The blue penguin is the world’s smallest penguin at just 35-43cm tall, and weighs a little over 1kg. It is found in many places around New Zealand and Australia and is a protected native species.
The second penguin on the West Coast is the Fiordland crested penguin or tawaki, which is listed as Nationally Endangered and is likely to be the second rarest penguin in the world and probably the most enigmatic and least understood. Read more about our tawaki project here.
The blue penguin population is declining throughout New Zealand. On the West Coast it is estimated blue penguins only number in the high hundreds to low thousands. Blue penguins need our protection from coastal development, predators, dogs and traffic and we’re working on these issues with your help.
The West Coast Penguin Trust is a charitable trust. Its aim is to conserve the blue penguins, Fiordland crested penguins, other threatened seabirds and their habitat on the West Coast. The Trust raises funds, conducts research and implements practical projects relating to penguins in particular, as well as to other birds subject to similar threats.
Here’s a new 45second video made for the Trust as a finalist in the West Coast Leading Light Awards 2015.
The little or blue penguin Eudyptula minor is primarily an inshore forager generally feeding within 30 km of breeding sites during the nesting period. The Trust’s GPS foraging study is part of a wider research project and results have just been published.
For Valentine’s Day, here’s our latest newsletter sharing our love for penguins!
Beech mast leads to stoats leads to breeding failure …. in the third year of the Trust’s monitoring of potential predators and predation of Fiordland crested penguins, stoats at Jackson Head have proved to be a significant threat, taking virtually all eggs or chicks during the 2016 breeding season.
The Trust’s monitoring of blue penguin nests this year in the Charleston area shows that breeding success has been a bit worse than average.
Reuben Lane and Kerry-Jayne Wilson inspected sooty shearwater burrows at Cape Foulwind last Friday and breeding success looks better than ever.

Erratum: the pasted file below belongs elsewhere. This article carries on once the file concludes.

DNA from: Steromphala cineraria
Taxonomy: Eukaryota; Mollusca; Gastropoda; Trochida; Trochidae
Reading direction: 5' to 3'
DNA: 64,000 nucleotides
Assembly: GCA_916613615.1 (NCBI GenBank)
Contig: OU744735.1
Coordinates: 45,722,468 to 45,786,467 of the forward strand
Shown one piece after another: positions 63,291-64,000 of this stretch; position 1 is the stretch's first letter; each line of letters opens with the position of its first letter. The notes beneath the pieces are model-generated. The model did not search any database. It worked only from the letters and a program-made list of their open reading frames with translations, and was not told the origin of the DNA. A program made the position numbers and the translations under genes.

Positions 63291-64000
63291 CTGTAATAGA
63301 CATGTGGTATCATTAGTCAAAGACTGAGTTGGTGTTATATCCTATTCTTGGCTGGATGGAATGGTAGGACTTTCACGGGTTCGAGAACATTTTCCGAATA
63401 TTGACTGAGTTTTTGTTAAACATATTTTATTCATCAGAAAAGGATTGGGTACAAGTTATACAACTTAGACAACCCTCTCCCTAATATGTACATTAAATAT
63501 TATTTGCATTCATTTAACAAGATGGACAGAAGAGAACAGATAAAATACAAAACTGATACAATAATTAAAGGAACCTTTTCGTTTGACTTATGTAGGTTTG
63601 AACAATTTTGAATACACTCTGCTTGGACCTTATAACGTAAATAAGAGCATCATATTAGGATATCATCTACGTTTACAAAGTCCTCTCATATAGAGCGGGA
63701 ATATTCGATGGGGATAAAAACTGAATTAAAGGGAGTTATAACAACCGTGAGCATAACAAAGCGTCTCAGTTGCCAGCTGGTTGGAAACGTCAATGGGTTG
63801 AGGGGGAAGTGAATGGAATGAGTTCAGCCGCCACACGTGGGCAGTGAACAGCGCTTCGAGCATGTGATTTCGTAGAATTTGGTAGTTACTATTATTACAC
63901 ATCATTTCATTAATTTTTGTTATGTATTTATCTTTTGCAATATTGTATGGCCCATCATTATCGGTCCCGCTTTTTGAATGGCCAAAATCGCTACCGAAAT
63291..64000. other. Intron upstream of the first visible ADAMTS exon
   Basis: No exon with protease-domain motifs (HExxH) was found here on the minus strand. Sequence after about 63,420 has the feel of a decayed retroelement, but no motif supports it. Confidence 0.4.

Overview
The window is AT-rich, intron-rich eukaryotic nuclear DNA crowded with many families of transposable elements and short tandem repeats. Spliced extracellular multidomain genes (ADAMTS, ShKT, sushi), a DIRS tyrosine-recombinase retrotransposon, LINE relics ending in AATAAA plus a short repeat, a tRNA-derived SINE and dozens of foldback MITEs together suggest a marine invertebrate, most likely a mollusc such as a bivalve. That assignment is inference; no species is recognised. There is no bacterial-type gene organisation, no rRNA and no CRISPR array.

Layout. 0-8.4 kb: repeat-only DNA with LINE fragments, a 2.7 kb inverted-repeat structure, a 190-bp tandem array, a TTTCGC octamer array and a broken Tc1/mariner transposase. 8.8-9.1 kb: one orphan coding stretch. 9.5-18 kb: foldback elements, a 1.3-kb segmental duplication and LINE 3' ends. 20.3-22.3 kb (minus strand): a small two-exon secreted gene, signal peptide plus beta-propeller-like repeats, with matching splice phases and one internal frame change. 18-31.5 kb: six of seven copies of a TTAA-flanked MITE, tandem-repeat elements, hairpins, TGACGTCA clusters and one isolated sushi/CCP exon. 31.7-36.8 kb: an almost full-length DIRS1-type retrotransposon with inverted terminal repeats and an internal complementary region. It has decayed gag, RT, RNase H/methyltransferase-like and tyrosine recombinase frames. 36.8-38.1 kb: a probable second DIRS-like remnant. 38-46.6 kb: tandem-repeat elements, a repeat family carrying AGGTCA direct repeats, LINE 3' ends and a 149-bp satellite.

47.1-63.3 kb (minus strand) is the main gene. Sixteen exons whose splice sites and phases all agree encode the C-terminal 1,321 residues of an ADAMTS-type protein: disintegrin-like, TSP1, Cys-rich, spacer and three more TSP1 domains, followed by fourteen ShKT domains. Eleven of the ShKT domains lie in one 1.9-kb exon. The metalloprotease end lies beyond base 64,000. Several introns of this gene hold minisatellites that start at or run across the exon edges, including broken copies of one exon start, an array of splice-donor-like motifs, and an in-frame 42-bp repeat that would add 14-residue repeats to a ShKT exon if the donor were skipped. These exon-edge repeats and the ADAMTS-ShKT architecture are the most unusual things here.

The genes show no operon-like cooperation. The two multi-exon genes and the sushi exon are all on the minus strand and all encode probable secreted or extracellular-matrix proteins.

The West Coast Penguin Trust has installed three new panels showcasing the seabirds that may be seen at Cobden. Read more
Are you still struggling for Christmas gift ideas?
We have two ideas for you! How about the symbolic adoption of a penguin as a gift? That way you, the recipient and the penguins will be happy! Read more
Trust Chair, Kerry-Jayne Wilson, is one of many contributing authors to an important scientific paper using tree-rings and both past and recent weather records to analyse climate variation in the New Zealand sub-Antarctic region since the 1870’s.
Once a year for the past ten years, the West Coast Penguin Trust has been inviting you to take an early morning walk on the beach to count blue penguin tracks, but now you can record penguins or their tracks quickly and easily at any time of year through NatureWatch.
Conservationist, photographer, publisher and Patron of the West Coast Penguin Trust, Craig Potton has received Forest & Bird’s highest honour with his naming as a Distinguished Life Member in recognition of more than four decades’ service to conservation.
|Scientific Name||Eudyptula minor|
|Common Names||Little Penguin, Blue Penguin, Little Blue Penguin, Fairy Penguin|
|Colour||Slate blue plumage; white chin, throat and shirt front; blue-grey flippers|
|Breeding range||New Zealand, Chatham Islands, Southern Australia|
Brief introduction to the work of the Trust
Support the work of the Trust here!